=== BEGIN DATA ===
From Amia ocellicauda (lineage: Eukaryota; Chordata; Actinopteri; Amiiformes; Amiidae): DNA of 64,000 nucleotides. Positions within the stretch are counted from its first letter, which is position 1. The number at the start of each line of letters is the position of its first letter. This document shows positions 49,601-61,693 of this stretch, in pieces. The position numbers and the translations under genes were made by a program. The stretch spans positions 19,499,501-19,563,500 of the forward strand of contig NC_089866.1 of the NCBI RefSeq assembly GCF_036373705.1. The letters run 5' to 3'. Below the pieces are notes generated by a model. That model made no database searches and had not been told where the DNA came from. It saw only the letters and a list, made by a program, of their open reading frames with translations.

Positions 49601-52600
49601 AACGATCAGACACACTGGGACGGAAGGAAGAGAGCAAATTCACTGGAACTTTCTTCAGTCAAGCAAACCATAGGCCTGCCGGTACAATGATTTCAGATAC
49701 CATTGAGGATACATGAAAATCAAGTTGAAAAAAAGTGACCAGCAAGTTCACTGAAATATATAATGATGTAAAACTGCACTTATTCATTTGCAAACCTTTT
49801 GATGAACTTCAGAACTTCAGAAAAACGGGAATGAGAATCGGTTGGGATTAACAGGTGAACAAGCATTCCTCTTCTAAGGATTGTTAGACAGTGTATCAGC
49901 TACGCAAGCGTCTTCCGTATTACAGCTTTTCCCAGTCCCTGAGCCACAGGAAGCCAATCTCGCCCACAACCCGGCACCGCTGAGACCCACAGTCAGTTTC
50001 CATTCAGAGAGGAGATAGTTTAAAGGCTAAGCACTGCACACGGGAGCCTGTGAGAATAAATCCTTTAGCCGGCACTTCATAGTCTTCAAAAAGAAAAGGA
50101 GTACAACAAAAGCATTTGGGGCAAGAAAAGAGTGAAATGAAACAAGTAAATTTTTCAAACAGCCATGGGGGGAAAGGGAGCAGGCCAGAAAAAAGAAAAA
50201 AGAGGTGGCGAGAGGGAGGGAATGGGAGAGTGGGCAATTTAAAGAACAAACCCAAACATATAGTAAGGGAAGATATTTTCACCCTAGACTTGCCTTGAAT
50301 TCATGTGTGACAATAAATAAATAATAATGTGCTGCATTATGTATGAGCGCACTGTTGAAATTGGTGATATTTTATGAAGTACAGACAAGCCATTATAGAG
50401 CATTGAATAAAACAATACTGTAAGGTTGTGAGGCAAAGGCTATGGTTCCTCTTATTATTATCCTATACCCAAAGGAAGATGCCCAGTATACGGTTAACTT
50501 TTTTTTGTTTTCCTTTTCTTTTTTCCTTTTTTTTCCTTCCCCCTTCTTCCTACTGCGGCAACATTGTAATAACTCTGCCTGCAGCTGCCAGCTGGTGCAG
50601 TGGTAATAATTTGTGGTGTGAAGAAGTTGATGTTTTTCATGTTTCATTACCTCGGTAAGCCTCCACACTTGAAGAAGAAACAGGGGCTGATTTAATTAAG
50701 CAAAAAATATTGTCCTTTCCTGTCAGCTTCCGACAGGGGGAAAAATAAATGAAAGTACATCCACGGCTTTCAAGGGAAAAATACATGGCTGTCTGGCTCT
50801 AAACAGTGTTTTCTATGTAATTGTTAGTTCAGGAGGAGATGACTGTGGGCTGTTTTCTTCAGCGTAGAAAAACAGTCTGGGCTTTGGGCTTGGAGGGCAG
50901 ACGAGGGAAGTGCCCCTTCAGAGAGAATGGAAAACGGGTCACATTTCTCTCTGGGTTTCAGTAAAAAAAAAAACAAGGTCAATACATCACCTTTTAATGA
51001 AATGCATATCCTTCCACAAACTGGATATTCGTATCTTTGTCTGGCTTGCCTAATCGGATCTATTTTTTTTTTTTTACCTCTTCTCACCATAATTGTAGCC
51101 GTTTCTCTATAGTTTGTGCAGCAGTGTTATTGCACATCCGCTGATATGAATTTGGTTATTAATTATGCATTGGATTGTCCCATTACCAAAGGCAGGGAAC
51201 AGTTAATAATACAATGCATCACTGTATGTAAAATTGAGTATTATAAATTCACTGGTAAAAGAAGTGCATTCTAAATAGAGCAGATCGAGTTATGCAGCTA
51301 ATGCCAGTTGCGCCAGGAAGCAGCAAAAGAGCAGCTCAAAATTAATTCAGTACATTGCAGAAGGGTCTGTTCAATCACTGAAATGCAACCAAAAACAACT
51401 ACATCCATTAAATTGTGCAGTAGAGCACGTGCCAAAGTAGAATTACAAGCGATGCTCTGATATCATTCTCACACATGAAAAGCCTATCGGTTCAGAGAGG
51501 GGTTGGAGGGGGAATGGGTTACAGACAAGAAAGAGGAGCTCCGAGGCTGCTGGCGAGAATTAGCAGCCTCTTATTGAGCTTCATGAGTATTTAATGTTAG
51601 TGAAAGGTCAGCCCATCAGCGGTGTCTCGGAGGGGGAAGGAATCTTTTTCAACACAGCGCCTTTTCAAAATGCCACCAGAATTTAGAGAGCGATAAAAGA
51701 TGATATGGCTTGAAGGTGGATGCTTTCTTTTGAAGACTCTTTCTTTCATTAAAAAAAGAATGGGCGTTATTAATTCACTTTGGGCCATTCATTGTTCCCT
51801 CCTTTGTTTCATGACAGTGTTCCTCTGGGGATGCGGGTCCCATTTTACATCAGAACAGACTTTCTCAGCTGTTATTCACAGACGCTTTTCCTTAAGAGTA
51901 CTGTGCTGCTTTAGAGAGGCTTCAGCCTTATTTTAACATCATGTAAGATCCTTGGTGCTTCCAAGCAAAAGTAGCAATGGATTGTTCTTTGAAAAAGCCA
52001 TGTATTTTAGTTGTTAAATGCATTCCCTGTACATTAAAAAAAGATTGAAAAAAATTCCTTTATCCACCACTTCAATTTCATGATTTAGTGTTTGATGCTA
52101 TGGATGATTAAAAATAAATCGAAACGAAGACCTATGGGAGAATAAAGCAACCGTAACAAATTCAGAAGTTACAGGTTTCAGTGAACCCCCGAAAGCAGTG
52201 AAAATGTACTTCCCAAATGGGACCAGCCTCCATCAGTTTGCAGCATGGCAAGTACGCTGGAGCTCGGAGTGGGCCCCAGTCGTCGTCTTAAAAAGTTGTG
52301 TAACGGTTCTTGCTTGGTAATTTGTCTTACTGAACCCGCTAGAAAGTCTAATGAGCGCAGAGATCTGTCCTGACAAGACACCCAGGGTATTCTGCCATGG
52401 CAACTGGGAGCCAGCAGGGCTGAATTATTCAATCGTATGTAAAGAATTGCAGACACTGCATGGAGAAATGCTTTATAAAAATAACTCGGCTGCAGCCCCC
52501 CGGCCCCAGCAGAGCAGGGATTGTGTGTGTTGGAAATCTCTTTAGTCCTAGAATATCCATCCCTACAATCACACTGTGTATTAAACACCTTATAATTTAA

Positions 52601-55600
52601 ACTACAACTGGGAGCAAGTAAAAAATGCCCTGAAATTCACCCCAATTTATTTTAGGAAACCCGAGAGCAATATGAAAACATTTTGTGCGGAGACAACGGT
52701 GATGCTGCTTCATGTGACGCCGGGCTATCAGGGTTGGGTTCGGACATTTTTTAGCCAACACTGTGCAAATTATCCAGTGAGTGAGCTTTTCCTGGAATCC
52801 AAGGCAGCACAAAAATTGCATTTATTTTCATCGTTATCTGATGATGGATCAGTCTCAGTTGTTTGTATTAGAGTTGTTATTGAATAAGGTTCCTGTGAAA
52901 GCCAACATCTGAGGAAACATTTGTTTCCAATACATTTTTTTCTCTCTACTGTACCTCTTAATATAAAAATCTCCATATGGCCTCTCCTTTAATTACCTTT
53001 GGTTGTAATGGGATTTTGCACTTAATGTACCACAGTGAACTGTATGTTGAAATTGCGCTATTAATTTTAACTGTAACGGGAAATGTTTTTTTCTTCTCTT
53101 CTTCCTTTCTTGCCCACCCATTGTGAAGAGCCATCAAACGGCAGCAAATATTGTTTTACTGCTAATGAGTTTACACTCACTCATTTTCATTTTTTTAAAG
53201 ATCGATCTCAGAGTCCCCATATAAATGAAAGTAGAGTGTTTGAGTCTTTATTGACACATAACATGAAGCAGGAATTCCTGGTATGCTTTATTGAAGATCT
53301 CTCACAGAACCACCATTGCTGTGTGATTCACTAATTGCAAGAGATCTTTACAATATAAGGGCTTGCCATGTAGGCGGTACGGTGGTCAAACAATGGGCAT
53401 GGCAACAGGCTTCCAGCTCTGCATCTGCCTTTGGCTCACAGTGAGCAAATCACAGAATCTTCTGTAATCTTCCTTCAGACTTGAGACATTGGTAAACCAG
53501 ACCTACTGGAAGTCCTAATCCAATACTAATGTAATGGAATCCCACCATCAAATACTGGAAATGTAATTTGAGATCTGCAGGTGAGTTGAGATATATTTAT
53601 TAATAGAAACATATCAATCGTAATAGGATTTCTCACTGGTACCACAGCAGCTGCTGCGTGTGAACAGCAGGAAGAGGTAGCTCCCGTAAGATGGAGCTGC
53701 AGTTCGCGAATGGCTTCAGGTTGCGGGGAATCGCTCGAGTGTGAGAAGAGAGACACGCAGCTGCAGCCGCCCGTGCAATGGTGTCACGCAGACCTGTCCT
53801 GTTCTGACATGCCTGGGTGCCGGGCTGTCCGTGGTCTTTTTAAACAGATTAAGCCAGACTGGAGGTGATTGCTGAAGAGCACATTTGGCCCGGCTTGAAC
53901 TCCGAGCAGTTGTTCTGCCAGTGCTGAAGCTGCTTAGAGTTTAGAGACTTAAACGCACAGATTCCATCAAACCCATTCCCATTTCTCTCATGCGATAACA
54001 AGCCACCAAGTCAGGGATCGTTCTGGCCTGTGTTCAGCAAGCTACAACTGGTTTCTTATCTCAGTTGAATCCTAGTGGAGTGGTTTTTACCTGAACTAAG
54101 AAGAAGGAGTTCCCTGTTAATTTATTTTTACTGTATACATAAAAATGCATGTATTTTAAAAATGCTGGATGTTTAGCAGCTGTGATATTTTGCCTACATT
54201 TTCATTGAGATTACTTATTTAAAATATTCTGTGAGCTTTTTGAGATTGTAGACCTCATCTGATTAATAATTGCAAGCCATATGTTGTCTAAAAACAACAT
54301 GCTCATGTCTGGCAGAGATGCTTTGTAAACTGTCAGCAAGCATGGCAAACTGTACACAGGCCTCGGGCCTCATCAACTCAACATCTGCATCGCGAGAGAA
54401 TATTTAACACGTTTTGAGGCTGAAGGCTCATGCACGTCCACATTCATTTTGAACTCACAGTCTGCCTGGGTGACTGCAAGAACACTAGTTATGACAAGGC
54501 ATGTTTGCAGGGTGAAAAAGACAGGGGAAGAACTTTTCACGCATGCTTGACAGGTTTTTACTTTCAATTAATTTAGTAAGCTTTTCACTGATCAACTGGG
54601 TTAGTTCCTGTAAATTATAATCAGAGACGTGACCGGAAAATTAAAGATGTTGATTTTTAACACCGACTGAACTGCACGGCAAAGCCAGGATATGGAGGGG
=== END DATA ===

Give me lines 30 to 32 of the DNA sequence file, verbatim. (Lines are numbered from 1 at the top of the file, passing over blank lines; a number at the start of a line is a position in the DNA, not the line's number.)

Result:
52301 TAACGGTTCTTGCTTGGTAATTTGTCTTACTGAACCCGCTAGAAAGTCTAATGAGCGCAGAGATCTGTCCTGACAAGACACCCAGGGTATTCTGCCATGG
52401 CAACTGGGAGCCAGCAGGGCTGAATTATTCAATCGTATGTAAAGAATTGCAGACACTGCATGGAGAAATGCTTTATAAAAATAACTCGGCTGCAGCCCCC
52501 CGGCCCCAGCAGAGCAGGGATTGTGTGTGTTGGAAATCTCTTTAGTCCTAGAATATCCATCCCTACAATCACACTGTGTATTAAACACCTTATAATTTAA